Electric and magnetic fields (EMF) occur in nature and wherever electricity flows.
Electric and magnetic fields are present in and around the earth. Thunderstorms
The earth’s magnetic field is the force that causes a compass to always point
north. Magnetic fields also result from current or the flow of electricity in a
wire; field strength increases as the current increases and decreases as distance
from the wire increases.
Magnetic fields are measured in units called gauss or Tesla and typically are reported
in thousandths of a gauss, milligauss (mG), or microTelsa.
Electric fields are produced by the presence of voltage or an electrical
charge: the higher the voltage, the greater the electric field.
Electric fields are measured in volts per meter.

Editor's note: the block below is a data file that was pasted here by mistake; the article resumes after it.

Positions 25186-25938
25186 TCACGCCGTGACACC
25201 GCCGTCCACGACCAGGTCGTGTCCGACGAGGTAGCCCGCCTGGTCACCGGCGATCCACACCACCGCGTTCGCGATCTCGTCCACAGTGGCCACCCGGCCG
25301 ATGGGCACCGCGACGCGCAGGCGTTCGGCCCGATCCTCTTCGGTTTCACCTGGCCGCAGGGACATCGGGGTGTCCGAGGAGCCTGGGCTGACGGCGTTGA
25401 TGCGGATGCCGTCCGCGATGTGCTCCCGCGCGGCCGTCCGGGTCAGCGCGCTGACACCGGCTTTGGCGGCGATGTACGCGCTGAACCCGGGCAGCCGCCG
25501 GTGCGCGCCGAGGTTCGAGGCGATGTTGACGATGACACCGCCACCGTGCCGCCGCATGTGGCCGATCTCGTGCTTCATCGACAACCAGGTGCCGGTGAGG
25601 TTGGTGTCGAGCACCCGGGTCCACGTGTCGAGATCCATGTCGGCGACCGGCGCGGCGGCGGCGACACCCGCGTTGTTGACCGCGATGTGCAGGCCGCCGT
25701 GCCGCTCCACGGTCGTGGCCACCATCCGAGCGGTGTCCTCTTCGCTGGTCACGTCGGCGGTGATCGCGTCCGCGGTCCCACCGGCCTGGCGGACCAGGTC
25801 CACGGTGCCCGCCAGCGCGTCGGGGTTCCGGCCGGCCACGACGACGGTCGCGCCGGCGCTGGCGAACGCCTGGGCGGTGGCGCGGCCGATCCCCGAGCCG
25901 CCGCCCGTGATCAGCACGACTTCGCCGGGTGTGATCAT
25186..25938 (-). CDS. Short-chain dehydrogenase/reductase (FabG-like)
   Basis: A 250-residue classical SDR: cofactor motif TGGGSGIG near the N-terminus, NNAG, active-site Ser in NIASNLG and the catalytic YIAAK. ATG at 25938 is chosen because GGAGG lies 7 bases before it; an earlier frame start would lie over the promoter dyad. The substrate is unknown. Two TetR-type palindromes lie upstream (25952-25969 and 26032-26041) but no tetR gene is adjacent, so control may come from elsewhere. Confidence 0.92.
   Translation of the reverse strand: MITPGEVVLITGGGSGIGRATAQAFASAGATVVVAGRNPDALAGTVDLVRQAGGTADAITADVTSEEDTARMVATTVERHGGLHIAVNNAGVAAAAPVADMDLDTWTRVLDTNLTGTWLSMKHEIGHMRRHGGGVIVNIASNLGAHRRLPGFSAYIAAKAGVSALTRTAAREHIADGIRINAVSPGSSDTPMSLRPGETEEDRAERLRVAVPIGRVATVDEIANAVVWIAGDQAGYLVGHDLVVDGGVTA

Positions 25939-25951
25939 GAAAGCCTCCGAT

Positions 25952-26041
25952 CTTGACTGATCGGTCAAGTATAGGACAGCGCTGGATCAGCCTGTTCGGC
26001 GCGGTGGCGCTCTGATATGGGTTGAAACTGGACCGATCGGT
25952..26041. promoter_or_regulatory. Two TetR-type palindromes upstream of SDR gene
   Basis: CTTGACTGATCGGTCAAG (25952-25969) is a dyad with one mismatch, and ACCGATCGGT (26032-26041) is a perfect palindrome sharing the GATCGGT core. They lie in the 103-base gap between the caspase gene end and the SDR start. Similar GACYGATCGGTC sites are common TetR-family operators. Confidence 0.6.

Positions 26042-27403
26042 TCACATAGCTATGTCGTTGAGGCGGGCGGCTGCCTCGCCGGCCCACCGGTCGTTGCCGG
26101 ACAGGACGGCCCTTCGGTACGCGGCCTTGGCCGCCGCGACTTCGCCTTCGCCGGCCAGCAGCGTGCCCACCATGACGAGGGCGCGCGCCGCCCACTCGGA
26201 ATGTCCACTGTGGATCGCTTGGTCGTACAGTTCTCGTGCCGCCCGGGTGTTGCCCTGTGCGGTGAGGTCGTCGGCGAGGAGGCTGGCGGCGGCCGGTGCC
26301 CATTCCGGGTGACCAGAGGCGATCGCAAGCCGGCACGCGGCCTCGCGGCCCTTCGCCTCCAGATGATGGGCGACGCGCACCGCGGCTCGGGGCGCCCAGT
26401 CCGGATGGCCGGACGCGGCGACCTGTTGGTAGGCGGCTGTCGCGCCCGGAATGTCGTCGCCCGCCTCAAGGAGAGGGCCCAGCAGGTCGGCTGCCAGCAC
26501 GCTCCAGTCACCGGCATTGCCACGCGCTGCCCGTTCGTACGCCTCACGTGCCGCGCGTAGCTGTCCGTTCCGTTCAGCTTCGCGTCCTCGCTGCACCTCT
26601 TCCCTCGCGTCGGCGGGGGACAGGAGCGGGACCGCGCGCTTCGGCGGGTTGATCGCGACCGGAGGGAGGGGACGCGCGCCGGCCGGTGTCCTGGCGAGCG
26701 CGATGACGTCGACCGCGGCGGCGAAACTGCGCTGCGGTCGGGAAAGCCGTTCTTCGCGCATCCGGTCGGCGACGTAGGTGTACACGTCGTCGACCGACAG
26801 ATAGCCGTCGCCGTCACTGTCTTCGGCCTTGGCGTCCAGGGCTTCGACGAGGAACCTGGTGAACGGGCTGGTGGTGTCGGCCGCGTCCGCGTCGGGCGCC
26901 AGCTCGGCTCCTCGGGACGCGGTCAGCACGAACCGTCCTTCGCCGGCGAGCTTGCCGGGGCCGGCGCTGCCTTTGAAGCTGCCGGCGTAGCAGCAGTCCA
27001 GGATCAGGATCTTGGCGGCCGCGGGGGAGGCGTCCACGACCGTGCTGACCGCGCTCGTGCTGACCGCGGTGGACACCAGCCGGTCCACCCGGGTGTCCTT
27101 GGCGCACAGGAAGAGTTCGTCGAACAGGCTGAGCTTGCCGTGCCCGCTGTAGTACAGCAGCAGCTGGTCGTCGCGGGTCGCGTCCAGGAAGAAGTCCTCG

A lamp that is plugged in produces an electric field even while it is turned off.
It will produce a magnetic field only when it is turned on.
Objects such as trees, shrubs and buildings can block electric fields. Magnetic
fields, however, are not easily blocked and can pass through most objects.
The strength of both fields declines rapidly as the distance from the wire increases.
Because EMF can be found in nature and because our society relies on electricity,
people are exposed to EMF much of the time.